Hmm, ok. I was just trying to figure out if maybe they had a better chance with a different tactic. Of course, in the end, the SC ruled that as long as the item was lawfully made, then no matter where it was sold or made, it was protected via second sale.
Fair enough. Would have been interesting to see them try this the other way, but I'm still glad that it ruled in our favor. Now, if only we can get a ruling regarding all this about software and the likes, maybe I can sell my overbloated Steam catalog of summer sales purchase mistakes.
Well, it's not as if customs or DHS can take items from you as-is because they believe it isn't yours. With the massive amounts of items we take with us, and since we never take proofs of purchase with us (receipts etc), we'd never be able to prove the clothes on our backs were purchased in the US.
No, what I was saying was that if a company can prove that you purchased an item out of the country and that you were attempting to resell that within the US, I was asking if anyone knew enough about the law to see if that would have been a stronger grounds for the plaintiffs to take. Since a lot of our laws are probably designed around the exchange of money between two people within the country, any sale done outside would - in my mind - be exempt from a LOT of US protections, the least of which I'd suspect is second-sale.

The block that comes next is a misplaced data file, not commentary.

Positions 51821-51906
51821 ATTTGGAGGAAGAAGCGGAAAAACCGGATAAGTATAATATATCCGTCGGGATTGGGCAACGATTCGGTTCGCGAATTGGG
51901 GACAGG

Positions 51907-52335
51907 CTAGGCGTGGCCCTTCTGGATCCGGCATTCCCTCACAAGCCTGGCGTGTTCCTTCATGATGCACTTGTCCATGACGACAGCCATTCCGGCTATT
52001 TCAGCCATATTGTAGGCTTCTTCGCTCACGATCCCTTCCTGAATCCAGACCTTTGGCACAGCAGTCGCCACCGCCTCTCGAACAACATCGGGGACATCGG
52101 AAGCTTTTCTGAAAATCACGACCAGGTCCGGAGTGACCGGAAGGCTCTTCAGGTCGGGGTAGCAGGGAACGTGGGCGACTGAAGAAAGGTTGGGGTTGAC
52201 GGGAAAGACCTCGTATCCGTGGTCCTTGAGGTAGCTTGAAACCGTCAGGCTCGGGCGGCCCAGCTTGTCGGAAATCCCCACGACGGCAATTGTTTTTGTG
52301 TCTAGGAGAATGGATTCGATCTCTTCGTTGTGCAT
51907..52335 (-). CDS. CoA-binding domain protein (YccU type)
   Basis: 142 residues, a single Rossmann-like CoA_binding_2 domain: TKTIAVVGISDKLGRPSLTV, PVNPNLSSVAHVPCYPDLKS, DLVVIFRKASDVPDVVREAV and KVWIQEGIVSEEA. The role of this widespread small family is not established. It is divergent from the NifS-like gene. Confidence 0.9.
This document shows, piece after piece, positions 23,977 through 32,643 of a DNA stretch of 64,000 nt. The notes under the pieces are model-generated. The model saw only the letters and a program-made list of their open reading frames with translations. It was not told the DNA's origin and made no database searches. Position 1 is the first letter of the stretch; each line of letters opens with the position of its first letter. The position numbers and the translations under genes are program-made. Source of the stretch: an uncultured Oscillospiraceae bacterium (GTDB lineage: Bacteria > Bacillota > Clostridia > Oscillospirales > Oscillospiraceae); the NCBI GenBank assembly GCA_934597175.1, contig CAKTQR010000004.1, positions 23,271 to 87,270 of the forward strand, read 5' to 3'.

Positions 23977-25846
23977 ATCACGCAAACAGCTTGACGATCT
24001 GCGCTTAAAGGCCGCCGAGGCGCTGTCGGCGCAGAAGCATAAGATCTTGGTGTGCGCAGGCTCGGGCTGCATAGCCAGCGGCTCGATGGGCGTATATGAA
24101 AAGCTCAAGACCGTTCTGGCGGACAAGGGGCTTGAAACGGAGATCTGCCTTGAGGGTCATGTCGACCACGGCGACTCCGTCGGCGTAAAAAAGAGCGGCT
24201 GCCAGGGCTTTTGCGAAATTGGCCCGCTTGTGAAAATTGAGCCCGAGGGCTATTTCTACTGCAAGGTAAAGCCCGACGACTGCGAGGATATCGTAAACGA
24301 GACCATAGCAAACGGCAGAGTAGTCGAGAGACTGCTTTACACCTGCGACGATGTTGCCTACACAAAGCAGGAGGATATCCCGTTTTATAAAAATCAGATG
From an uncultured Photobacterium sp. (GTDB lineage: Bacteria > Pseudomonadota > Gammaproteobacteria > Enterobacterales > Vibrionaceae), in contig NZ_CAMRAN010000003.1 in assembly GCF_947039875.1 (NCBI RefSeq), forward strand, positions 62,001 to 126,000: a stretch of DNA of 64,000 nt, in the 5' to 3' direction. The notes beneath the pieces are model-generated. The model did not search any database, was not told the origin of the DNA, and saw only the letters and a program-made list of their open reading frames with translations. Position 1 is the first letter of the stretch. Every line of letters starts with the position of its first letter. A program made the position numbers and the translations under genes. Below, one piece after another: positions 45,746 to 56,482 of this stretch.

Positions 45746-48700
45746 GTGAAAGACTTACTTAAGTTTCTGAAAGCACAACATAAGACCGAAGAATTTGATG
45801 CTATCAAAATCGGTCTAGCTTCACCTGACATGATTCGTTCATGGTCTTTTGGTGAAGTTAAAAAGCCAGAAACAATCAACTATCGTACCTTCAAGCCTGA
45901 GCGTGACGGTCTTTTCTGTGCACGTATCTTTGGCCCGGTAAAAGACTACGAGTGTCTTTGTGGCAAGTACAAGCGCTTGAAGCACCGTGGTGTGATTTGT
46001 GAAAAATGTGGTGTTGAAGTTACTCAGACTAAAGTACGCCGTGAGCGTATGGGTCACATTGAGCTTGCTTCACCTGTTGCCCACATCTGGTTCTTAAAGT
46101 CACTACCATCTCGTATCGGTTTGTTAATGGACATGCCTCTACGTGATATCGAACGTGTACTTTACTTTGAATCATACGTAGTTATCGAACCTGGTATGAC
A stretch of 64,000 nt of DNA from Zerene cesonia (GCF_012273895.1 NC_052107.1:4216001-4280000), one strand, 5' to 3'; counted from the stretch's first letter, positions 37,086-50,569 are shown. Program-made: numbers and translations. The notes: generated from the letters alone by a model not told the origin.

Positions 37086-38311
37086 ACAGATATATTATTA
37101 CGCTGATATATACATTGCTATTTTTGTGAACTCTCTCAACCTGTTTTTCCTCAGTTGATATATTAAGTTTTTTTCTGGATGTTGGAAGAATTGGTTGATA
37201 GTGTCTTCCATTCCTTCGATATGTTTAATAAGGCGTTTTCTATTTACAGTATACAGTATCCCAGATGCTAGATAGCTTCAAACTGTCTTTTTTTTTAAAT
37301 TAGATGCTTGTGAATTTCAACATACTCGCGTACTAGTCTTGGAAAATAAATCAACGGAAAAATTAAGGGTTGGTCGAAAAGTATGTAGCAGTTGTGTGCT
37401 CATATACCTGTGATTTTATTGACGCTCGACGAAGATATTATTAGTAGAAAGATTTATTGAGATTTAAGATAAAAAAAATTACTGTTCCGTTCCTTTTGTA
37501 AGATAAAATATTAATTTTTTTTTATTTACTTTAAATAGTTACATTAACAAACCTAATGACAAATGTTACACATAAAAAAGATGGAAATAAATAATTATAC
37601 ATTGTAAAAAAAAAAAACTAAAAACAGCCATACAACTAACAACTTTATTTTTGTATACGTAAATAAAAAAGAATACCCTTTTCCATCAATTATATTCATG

Sure. I certainly do not want this to come to pass, I was just playing a bit of devil's advocate and wondering why they didn't try to go after the fact that the SALE took place outside the US, not the manufacture.
So, they argued that the right of resale was void because the item in question was not created on U.S. property, and thus is not subject to the law that says items made under copyright can be resold by a third party after the initial purchase.
Couldn't the book makers have had a better argument that since it was PURCHASED outside the country, the right of resale was void, not that it was MANUFACTURED outside?
Not that I wanted that argument to work, either. I love this verdict, and am glad the second-sale doctrine is upheld, but I find it odd they went after "manufactured overseas" and not "purchased". You'd think they'd have better grounds that if the purchase wasn't made on U.S. soil that the purchase isn't recognized by the U.S., and thus there wasn't a "first sale" to trigger the "second sale" right.
I often find that non English speakers tend to spell things right, but the grammar structure is screwed up beyond recognition. Common misspellings like loose/lose and there/their/they're are just lazy Americans most of the time. And they are always too proud to correct themselves when pointed out.
I am willing to concede if this is in fact a rare case of English-second-languageism, but I doubt it.